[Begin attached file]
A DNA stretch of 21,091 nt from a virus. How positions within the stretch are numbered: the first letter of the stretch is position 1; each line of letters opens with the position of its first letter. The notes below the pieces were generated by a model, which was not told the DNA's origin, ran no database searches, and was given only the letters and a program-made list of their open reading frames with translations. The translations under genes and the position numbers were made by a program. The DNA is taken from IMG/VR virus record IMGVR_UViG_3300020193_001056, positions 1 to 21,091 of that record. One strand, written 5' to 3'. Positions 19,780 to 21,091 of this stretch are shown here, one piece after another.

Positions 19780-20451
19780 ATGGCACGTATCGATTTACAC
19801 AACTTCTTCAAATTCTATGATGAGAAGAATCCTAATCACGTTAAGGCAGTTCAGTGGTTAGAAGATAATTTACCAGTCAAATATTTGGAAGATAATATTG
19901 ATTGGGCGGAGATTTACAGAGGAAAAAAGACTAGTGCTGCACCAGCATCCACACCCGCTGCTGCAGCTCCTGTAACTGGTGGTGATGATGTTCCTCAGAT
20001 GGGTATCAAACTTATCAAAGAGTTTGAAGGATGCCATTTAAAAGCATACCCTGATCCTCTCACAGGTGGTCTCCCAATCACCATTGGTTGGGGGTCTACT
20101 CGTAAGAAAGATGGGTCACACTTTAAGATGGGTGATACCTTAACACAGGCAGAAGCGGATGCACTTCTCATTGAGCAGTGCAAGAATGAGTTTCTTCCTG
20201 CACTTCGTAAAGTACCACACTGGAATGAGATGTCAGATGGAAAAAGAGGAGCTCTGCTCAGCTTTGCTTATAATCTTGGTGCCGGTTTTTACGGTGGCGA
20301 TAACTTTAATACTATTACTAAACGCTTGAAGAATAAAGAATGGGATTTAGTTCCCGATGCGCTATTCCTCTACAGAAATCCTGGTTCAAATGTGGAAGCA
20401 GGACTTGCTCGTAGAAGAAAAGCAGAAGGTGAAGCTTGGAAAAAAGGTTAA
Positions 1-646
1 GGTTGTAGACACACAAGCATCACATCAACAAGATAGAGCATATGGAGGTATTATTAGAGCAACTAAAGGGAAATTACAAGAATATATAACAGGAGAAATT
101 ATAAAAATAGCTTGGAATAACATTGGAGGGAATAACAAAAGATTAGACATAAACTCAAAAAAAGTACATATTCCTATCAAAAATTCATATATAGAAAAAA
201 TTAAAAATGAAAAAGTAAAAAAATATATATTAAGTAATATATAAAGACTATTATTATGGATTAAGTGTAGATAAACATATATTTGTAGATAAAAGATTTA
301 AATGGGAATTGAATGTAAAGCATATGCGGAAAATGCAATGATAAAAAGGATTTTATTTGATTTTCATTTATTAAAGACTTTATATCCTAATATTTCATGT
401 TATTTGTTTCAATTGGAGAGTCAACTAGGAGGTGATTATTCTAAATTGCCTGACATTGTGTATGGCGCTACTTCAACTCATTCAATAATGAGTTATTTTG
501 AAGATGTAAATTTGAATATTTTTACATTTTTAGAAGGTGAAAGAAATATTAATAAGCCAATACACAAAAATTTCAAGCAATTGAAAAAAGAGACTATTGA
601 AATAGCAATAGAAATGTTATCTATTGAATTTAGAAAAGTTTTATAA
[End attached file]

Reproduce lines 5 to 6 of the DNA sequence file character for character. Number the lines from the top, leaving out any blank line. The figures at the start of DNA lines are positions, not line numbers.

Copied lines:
19901 ATTGGGCGGAGATTTACAGAGGAAAAAAGACTAGTGCTGCACCAGCATCCACACCCGCTGCTGCAGCTCCTGTAACTGGTGGTGATGATGTTCCTCAGAT
20001 GGGTATCAAACTTATCAAAGAGTTTGAAGGATGCCATTTAAAAGCATACCCTGATCCTCTCACAGGTGGTCTCCCAATCACCATTGGTTGGGGGTCTACT